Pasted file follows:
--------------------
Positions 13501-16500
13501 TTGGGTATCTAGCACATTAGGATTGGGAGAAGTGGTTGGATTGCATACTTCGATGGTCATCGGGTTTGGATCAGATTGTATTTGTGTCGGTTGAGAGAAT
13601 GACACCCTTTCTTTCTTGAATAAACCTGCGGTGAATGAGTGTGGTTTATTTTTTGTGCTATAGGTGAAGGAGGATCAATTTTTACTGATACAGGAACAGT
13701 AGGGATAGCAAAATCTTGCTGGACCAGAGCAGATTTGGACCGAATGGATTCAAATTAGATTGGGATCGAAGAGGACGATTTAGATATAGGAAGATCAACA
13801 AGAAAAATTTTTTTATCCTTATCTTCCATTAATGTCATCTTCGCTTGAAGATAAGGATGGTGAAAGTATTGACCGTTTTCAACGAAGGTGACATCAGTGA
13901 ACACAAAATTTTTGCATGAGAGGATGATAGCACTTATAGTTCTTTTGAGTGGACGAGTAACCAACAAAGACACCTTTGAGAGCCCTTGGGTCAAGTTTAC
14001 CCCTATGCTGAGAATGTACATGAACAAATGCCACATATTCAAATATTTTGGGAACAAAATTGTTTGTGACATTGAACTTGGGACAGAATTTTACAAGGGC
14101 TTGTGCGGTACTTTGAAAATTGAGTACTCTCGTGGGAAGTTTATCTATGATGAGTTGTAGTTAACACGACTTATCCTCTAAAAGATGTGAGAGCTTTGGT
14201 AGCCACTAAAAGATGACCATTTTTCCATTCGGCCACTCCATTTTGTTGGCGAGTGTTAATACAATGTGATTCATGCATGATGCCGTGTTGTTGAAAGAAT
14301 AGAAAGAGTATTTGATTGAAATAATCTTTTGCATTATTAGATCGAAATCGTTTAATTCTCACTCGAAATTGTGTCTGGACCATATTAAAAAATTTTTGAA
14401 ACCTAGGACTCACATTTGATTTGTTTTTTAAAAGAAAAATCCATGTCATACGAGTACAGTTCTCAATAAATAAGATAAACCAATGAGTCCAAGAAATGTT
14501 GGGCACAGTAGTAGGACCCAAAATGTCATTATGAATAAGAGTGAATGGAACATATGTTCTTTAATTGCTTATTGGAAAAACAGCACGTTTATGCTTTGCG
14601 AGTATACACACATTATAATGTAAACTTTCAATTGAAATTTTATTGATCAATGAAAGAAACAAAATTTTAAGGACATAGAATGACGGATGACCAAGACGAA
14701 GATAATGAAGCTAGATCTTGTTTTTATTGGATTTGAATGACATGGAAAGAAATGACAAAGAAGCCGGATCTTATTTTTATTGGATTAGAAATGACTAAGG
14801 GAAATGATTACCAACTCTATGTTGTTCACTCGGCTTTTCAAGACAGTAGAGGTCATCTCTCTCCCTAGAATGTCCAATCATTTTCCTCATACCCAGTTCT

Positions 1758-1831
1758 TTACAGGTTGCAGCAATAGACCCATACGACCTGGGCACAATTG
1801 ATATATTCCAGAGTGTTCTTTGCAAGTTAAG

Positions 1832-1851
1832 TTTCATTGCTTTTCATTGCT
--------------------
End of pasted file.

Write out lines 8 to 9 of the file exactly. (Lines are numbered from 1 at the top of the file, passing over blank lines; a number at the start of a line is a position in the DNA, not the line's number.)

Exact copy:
14101 TTGTGCGGTACTTTGAAAATTGAGTACTCTCGTGGGAAGTTTATCTATGATGAGTTGTAGTTAACACGACTTATCCTCTAAAAGATGTGAGAGCTTTGGT
14201 AGCCACTAAAAGATGACCATTTTTCCATTCGGCCACTCCATTTTGTTGGCGAGTGTTAATACAATGTGATTCATGCATGATGCCGTGTTGTTGAAAGAAT